On July 19, 2012, I had been invited to The Arts Catalyst, on Clerkenwell Road, in London EC1, to speak at an event marking the sixth anniversary of the arrest of Talha Ahsan, a British citizen and a Londoner, who has been held without charge or trial ever since, while fighting extradition to the US — an unjust situation that I have also written about here and here. Please also see this photo of me wearing an “Extradite Me, I’m British” T-shirt, to highlight the problems with the US-UK Extradition Treaty.
As I have become obsessed with cycling lately, both to keep fit and to chronicle the whole of London by bike (an ongoing project that I began three months ago) and, just as importantly, to feed my eyes and my brain and to allow my mind to roam free after six years of being cooped up writing about Guantánamo, I decided to cycle to the event. This journey took me primarily through Rotherhithe, the peninsula and area of the Borough of Southwark that was formerly made up almost entirely of docks — the Surrey Commercial Docks — until the demise of London’s docks over 40 years ago. As part of the regeneration of the former Docklands areas under Margaret Thatcher, Butler’s Wharf and Shad Thames near Tower Bridge, and Limehouse, Wapping and the Isle of Dogs were all regenerated, as were the docks of Rotherhithe. Read the rest of this entry »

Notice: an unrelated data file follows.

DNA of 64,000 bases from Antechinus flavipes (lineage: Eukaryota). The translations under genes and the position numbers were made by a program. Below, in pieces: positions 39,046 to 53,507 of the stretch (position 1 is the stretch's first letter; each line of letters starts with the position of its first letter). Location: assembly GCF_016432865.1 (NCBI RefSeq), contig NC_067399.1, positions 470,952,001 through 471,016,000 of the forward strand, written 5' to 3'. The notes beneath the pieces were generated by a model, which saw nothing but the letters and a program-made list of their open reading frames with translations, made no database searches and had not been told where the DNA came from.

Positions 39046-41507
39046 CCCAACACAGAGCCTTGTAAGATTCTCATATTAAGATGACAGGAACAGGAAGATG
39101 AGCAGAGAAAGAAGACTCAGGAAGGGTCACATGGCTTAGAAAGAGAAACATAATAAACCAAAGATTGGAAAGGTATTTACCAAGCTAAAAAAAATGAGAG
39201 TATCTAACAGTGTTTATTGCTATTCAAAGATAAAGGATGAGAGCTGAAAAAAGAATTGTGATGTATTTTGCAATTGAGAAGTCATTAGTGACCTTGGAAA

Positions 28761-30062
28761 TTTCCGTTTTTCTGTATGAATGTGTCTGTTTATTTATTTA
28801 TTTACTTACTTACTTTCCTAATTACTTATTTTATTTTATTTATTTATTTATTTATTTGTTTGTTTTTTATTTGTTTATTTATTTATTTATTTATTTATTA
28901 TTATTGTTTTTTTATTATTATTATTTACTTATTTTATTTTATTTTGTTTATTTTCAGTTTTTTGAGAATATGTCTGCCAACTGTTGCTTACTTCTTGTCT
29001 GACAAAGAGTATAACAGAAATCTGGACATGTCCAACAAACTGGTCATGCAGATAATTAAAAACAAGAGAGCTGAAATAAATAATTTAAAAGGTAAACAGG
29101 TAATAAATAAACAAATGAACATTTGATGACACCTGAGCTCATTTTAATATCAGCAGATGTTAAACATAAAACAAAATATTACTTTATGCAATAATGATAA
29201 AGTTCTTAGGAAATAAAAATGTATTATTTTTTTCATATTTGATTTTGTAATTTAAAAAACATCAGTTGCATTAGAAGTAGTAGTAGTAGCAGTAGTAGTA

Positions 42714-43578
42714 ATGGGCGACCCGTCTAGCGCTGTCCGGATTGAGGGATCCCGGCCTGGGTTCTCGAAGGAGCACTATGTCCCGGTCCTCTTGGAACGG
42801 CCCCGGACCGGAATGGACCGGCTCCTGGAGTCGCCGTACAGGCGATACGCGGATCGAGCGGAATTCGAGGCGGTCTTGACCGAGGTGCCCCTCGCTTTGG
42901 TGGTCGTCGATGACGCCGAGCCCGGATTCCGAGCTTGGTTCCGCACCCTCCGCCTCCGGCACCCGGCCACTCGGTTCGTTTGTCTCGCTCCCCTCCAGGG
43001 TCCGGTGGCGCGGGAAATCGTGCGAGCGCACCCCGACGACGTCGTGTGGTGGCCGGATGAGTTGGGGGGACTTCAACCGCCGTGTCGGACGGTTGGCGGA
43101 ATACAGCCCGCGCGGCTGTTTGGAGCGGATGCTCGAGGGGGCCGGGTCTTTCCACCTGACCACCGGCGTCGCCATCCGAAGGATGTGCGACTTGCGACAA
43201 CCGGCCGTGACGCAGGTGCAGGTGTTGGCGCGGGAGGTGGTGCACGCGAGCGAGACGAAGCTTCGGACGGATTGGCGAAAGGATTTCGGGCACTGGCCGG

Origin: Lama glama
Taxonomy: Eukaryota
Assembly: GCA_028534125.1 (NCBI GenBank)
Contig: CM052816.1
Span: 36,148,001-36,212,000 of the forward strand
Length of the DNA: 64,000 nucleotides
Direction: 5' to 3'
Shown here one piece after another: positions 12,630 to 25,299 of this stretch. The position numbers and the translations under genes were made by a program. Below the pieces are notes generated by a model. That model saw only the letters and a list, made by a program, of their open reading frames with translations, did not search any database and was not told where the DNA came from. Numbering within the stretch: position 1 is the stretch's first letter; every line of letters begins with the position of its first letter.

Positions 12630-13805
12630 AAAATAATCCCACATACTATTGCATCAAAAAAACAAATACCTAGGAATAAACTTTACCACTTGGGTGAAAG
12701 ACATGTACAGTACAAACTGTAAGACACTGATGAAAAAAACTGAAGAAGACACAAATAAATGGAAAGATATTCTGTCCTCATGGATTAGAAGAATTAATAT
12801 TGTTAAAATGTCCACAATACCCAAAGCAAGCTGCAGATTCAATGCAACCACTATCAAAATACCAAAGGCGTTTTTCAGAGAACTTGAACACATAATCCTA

On August 8, 2012, as part of my ongoing project to photograph the whole of London by bike — and also to fully understand, both physically and mentally, the scale of the city and how its various neighbourhoods join together, I cycled down to Greenwich from my home in Brockley, and then along the River Thames through Deptford to Surrey Quays, and back, inland, to Deptford and home.
I was not alone on this journey, as I also took my son Tyler along as a bit of an adventure — for both of us — and we began by checking out the Olympic screen in the Old Royal Naval College in Greenwich, and then cycling through Deptford, partly on the Thames Path along the river, which I first recorded here, through the Pepys Estate (formerly part of Deptford’s extensive docks) to the remaining docks of Rotherhithe — the South Dock and the colossal Greenland Dock — which are the last of the docks that once covered the whole of Rotherhithe. Read the rest of this entry »
Investigative journalist, author, filmmaker, photographer and Guantanamo expert